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Trades degree gets go-ahead


Trades degree gets go-ahead

Tradespeople can now do higher-level study with a UNITEC degree designed specifically for them receiving the go-ahead from the New Zealand Qualifications Authority.


As an undergraduate degree aimed at tradespeople who want to advance their thinking skills and take the next step in their careers, the Bachelor of Applied Technology is the first of its kind in New Zealand. It will be offered at UNITEC from 2004.

The degree was approved and accredited by an NZQA panel made up of industry representatives and academics from New Zealand and Australian universities and chaired by Dr Ranganui Walker from the University of Auckland.

UNITEC academic Ray Meldrum helped to develop the degree programme and said the panel had enthusiastically endorsed the degree, saying it was innovative and responsive to industry.

"Although the degree is applied and hands-on, in some ways it's almost like a Bachelor of Arts for tradespeople, because it's generic and encourages students to think about the implications of their trades-related projects in a societal context."

Mr Meldrum said that industry was supportive of the degree. "There are a lot of people out there in industry who want to transform themselves and their businesses. Currently, there is no New Zealand degree that has been designed specifically for tradespeople. If they want to get higher qualifications they have to study in another discipline such as engineering or do a general business degree."

Students in the new programme can do courses specific to their trade, with specialisations in automotive engineering, building, electrotechnology, furniture-making, joinery, marine, and plumbing and gasfitting, as well as generic courses from other disciplines taught at UNITEC, such as project management, and innovation and entrepreneurship.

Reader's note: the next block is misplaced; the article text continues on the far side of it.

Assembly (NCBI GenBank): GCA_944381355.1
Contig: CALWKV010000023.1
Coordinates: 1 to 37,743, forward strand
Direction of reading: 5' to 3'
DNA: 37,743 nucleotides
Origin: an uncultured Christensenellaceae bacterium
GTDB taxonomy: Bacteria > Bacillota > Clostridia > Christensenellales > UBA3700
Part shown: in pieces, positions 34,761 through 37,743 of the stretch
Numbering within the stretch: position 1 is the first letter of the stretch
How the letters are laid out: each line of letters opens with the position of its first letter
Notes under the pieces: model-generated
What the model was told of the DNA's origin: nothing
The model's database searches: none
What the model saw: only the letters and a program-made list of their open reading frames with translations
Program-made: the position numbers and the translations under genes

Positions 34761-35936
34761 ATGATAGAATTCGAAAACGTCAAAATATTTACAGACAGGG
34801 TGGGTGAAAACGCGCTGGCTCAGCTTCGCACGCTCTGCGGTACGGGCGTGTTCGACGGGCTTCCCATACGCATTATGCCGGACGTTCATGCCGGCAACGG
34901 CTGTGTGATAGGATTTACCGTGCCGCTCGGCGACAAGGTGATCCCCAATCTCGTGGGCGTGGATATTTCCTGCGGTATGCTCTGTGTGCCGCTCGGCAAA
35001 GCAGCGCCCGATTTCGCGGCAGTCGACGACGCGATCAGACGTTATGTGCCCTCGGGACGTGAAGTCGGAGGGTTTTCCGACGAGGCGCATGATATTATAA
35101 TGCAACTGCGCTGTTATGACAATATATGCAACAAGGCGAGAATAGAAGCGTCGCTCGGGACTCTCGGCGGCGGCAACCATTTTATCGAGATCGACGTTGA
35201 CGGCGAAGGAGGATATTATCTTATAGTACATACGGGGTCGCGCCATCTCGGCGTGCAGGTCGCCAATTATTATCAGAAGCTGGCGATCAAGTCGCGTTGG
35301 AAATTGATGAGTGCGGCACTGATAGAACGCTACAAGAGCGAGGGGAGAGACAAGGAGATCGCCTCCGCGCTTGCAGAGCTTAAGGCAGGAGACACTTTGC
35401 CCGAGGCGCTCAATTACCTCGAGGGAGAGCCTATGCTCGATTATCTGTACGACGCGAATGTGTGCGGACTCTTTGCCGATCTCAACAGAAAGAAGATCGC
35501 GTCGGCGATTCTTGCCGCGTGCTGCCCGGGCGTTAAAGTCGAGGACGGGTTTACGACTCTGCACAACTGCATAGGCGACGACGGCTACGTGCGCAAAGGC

Most assessments were project-based, said Mr Meldrum, with the emphasis on hands-on learning. "Students need to show they understand the subject by doing it and being able to explain why they did it that way."

Technical skills aged quickly in the modern trades, he said, so the emphasis was on arming students with the capabilities to adapt to the changing work environment.

"A lot of people who will do this degree will be experienced tradespeople and won't need to do the technical courses, as they can get credits for the trades skills they already possess."

The degree also offers a study pathway to current UNITEC students. Corey Moor is in the first year of the Diploma in Applied Technology and is switching to the degree next year. He said he enrolled in the Diploma because of an interest in the automotive trade, but after getting a taste of education he was keen on doing more. "I didn't realise how interesting education in this area could be.

"You get a deeper understanding of how things work and the good thing about my studies is that they're not just restricted to the automotive trade. In the long-term, I'd like to manage an automotive business or set up my own, and with the degree I'll have options."


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